Whisper it quietly, but we all know indie is sometimes a little generic, right? Four young lads with guitars, bass and drums – the last gang desperate to escape a boring town – wearing reassuringly uniform high street fashions and timeless haircuts, dreaming one day of getting a nod from a passing Arctic Monkey or Grandfather Weller. Yeah. That’s not Sundara Karma.
Let’s be honest here; even referring to Reading’s favourite sons within defined, generic boxes seems somewhat like chaining them to a particularly magnolia radiator at this point. Though their first album, ‘Youth Is Only Ever Fun in Retrospect’, played the indie hero game perfectly, by the time they brought it to a close at scene-Mecca Brixton Academy, they already felt like a band with far more to say. Once last year’s ‘Ulfilas’ Alphabet’ came round, they were a different prospect entirely – space glamsters fallen from the stars, infinitely more interesting than the bulk of their peers. Less an evolution, more a revolution in platform heels, it suggested that – while already brilliant – there was so, so much more to come.
That starts right now, it turns out, with a brand new EP of shiny, shifting future pop. The first taster of what promises to be a whole raft of new material to follow, it would be wrong to suggest this was Sundara Karma in their final form, but rather a fully realised, brilliant visage along the way.
Leader Oscar Pollock seems ready. “The timing just felt right for us,” he muses, when asked if there was a temptation to wait for these ‘uncertain times’ to regain a sense of normality before dropping something so startlingly new. “We want to get a lot of new music out over the upcoming months. No time like the present, regardless of all the horror.”
It’s that sense of brave endeavour which marks out a band unconcerned with the pressure of change – but that doesn’t mean each sonic shift is so deliberate. “It’s definitely not a conscious priority,” Oscar explains. “I think it maybe stems from a sense of not being good enough or not knowing enough because this then leads you onto learning and absorbing. I really want to push myself and improve as a songwriter so I think change is just a natural part of that.”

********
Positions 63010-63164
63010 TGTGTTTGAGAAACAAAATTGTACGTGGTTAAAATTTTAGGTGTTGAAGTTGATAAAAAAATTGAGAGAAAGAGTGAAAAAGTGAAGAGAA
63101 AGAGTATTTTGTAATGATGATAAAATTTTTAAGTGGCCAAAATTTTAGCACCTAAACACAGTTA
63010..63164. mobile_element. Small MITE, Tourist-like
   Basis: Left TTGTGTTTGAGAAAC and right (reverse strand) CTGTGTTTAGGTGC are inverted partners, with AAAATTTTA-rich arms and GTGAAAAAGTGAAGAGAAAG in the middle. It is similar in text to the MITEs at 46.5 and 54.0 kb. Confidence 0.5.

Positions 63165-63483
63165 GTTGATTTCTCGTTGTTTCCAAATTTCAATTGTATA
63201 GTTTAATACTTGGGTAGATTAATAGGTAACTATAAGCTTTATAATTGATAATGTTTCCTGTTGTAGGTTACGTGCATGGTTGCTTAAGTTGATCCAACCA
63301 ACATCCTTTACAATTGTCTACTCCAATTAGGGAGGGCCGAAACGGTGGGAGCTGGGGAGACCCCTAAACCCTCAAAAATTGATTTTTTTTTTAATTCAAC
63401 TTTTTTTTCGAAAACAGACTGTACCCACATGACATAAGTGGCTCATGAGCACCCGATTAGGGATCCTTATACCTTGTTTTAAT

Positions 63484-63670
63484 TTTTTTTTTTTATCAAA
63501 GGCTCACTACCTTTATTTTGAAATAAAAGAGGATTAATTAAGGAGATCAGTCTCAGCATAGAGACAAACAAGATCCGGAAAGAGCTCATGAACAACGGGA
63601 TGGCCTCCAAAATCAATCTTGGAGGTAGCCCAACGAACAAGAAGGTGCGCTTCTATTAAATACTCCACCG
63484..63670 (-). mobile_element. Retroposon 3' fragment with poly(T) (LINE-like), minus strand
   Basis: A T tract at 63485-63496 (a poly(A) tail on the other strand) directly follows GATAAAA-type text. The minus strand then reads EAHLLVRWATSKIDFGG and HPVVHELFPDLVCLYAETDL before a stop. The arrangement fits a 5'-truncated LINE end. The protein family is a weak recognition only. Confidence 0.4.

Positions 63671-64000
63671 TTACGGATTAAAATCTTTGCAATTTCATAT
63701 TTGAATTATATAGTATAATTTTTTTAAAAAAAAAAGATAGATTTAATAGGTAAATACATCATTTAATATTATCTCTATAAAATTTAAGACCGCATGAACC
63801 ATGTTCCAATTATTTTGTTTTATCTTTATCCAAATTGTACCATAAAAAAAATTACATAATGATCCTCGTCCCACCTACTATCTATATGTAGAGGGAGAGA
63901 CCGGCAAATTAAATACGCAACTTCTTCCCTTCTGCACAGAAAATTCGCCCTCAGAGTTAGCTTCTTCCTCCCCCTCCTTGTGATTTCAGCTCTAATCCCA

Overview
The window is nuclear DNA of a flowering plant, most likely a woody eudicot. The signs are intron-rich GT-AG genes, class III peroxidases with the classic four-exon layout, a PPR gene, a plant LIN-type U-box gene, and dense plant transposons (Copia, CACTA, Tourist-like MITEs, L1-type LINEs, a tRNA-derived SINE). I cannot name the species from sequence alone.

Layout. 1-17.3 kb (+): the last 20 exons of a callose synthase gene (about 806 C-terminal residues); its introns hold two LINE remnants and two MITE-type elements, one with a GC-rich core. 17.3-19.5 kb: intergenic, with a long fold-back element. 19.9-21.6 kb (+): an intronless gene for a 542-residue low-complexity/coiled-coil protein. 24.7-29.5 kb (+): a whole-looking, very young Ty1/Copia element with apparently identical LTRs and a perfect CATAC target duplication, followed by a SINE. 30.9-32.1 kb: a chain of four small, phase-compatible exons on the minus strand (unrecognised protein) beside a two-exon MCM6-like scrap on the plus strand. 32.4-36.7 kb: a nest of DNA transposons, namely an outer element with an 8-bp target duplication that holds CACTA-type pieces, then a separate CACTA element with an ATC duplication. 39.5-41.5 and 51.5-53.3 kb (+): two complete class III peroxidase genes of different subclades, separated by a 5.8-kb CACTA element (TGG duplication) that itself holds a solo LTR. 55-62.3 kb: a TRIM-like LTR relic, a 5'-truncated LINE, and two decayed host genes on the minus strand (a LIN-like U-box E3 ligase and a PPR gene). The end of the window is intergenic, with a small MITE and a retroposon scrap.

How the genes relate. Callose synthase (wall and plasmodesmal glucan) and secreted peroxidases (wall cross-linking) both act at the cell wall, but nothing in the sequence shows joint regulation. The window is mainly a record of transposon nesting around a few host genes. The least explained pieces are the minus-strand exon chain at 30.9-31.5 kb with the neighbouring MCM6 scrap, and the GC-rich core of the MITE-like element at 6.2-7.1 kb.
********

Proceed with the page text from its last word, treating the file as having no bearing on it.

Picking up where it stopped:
With an approach to music that’s developing in time (“the process is becoming more refined. I think I’m getting closer to ‘the source'”), it’s clear Sundara Karma don’t back away from the new. As the industry big wigs talk of acts needing to drop new music regularly in a streaming age, they’re the latest act to deliver new music in a more digestible chunk before getting into the business of a new album. “Truthfully I find it quite exciting,” Oscar confides. “We are definitely moving into the ‘vibe’ age, where a vibe or playlist is more likely to get the hits over an album.
“Maybe songs will be a thing of the past and people will just want a continual stream of lo-fi coding beats generated by AI,” he ponders. “This is already happening, though. I guess people just want to know exactly what they are gonna get when they click onto a link. If you’re writing great songs, you will be fine. Maybe not so much if your songs are mediocre. The robots will replace you.